Breakthrough in implanting false memories

Breakthrough in implanting false memories July 29, 2013

Scientists have successfully implanted false memories into mice.  The researches are excited at prospect of applying the same processes to human beings, which they say holds promise for treating emotional problems such as post-traumatic stress disorder.  Read about the experiment after the jump, and then I want to pose some questions.

From Meeri Kim,  MIT scientists implant a false memory into a mouse’s brain – The Washington Post:

Scientists have successfully implanted a false memory into a mouse’s brain — a seemingly far-fetched idea reminiscent of a science fiction film.

“If mice had Hollywood, this would be ‘Inception’ for them,” said one of the lead researchers, MIT neuroscientist Steve Ramirez, whose study was published online Thursday in the journal Science.

Ramirez and his colleagues tagged brain cells associated with a specific memory and then tweaked that memory to make the mouse believe something had happened when it hadn’t.

Although implanting a memory won’t happen anytime soon in people, in principle, it should be possible to isolate a human memory and activate it at will, scientists said.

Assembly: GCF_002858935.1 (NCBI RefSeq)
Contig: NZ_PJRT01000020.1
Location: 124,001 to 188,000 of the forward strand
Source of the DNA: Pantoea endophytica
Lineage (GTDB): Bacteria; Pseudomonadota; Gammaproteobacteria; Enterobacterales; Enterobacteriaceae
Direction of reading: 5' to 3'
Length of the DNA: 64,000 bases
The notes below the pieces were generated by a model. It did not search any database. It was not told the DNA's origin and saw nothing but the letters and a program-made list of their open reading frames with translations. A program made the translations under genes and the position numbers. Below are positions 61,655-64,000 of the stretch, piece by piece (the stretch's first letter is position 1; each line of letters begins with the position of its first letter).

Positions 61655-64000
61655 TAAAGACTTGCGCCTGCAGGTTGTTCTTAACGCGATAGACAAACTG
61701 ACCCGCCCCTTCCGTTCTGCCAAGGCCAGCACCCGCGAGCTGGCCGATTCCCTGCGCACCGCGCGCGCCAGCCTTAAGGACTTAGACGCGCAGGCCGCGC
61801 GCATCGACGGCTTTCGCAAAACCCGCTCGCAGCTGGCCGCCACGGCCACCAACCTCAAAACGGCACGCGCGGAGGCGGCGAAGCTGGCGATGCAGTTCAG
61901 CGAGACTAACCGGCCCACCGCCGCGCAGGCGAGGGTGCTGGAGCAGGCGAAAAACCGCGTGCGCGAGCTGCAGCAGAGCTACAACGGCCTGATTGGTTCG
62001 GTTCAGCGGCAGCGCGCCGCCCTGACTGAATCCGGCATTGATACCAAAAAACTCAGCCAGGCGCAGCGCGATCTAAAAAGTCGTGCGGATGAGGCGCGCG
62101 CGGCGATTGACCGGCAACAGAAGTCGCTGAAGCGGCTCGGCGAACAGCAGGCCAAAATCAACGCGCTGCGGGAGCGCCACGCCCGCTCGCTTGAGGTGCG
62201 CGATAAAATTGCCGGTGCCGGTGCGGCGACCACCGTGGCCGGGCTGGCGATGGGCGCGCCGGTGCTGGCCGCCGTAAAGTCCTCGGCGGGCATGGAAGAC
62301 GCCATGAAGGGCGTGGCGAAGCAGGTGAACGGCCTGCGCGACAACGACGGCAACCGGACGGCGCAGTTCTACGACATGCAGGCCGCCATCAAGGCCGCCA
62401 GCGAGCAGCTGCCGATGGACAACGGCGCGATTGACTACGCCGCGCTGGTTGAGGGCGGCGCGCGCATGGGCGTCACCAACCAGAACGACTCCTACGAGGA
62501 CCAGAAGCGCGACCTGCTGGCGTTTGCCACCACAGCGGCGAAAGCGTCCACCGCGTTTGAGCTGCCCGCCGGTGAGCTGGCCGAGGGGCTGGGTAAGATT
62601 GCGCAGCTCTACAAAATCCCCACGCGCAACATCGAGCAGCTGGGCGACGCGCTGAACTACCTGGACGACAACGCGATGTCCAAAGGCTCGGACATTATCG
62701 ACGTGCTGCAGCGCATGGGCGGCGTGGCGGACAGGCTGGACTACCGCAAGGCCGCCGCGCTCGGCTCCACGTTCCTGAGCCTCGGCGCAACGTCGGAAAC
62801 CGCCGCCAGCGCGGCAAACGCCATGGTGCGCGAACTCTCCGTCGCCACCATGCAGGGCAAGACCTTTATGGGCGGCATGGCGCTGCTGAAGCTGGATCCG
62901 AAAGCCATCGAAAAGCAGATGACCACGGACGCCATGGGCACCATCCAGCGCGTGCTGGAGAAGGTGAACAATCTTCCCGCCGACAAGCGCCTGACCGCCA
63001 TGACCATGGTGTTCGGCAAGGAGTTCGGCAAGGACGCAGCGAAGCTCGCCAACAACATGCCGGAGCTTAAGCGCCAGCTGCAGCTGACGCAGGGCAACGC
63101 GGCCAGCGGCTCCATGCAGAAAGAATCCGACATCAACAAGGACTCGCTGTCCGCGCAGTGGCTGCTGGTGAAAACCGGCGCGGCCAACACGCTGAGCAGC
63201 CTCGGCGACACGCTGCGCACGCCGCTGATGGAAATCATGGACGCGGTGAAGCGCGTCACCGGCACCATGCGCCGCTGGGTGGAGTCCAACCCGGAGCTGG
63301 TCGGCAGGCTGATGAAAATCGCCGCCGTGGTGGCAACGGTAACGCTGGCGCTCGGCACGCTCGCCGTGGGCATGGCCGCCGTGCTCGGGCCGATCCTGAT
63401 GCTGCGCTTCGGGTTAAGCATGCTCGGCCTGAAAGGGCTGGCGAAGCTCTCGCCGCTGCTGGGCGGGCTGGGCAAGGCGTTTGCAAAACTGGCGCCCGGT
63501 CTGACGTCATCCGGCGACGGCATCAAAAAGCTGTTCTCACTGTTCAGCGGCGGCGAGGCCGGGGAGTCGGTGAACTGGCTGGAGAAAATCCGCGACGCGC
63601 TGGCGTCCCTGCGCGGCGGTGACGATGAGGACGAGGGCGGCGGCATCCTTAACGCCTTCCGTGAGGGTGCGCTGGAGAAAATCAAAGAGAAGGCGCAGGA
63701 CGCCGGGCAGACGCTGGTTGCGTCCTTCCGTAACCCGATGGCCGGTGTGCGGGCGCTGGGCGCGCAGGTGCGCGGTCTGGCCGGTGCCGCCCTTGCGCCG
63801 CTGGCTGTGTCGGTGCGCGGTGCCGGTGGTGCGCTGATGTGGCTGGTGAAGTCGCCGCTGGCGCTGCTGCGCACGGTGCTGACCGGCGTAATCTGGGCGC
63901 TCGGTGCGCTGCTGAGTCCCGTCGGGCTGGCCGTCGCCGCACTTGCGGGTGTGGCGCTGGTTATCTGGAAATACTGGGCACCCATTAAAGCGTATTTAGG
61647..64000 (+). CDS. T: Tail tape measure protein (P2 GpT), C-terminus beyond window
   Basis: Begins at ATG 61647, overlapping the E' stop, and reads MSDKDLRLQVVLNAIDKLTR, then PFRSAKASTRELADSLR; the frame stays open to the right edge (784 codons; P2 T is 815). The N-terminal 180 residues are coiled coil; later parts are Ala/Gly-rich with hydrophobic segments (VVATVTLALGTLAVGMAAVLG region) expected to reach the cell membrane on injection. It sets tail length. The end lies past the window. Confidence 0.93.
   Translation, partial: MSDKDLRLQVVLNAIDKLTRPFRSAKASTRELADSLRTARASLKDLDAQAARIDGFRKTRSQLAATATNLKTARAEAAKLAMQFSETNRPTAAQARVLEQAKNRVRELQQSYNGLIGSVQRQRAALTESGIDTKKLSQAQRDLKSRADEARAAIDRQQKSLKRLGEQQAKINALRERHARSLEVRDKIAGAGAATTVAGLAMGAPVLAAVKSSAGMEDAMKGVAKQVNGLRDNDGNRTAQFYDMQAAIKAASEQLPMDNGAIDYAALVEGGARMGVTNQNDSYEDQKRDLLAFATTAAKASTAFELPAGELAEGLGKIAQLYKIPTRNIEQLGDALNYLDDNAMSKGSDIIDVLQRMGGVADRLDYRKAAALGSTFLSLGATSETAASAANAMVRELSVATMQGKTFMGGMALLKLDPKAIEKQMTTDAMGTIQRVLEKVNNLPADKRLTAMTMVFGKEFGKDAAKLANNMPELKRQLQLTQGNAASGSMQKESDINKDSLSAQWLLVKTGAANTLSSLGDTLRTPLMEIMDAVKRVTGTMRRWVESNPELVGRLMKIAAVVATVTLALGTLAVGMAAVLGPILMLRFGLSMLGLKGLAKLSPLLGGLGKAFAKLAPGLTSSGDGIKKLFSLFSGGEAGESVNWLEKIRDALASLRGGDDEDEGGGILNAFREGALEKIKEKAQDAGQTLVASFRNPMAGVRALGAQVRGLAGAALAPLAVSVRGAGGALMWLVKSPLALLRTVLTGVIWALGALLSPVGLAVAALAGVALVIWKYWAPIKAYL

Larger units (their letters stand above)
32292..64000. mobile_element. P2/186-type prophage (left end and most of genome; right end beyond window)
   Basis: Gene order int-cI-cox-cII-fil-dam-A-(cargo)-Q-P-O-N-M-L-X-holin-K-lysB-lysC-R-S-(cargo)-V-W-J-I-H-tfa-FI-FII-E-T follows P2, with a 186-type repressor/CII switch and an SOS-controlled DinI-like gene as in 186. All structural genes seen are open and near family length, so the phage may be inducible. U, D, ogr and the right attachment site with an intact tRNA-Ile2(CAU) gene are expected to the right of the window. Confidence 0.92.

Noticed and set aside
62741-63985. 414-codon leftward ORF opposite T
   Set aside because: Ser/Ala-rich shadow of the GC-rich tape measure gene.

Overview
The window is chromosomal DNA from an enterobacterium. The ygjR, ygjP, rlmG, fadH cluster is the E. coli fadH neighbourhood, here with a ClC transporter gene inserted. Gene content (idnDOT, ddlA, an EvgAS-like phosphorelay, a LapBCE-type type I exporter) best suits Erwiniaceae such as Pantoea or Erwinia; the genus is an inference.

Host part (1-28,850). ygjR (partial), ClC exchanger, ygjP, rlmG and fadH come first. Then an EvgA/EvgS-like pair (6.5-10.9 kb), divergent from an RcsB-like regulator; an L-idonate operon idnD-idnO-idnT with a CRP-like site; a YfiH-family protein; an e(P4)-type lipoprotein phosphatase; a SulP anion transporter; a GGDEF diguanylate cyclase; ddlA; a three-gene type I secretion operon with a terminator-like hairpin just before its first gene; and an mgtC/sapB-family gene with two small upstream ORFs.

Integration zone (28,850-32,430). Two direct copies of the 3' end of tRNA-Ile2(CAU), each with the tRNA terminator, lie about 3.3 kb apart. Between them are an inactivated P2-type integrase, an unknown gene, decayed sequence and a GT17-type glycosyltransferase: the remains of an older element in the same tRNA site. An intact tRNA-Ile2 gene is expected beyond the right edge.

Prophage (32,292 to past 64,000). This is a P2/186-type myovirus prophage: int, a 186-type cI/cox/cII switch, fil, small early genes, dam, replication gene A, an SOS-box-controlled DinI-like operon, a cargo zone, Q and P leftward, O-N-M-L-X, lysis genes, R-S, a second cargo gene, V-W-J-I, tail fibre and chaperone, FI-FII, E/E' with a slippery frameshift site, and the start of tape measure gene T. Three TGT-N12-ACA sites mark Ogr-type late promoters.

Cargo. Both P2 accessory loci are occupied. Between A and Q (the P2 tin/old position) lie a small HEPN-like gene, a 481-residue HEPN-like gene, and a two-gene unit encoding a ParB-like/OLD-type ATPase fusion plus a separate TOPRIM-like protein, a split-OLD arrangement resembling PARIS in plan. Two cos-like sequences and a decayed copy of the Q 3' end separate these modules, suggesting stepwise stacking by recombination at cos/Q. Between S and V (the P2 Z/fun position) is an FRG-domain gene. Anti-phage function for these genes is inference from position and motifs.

“We would have every reason to expect this would happen in humans exactly as it happened in mice,” said Michael J. Kahana, who was not involved in the study but is director of the University of Pennsylvania’s Computational Memory Lab.

Researchers said the ability to implant a false memory was a scientific milestone; Kahana called it a “technical tour de force.” The study’s authors said this type of research could one day help treat some emotional problems, such as post-traumatic stress disorder, which involves the intrusion of unwanted memories.

The article goes on to give details of how the experiment was carried out.

First of all, notice that we hear about the alleged benefits of the procedure in humans–such as treating post-traumatic stress syndrome, presumably by replacing the bad memory with a nice memory of something that really didn’t happen–but the article says nothing about any bad or dangerous or even problematic applications.  The contemporary mindset portrays all scientific and technological developments as good, with no questions asks.

Further, notice again how postmodernists are just unconcerned with truth.  If a memory is unpleasant, replace it with a more pleasant one, whether or not we are recalling something that actually happened.

Say we could replace bad memories with false but good ones.  Would you be in favor of that?  What would be the human cost?

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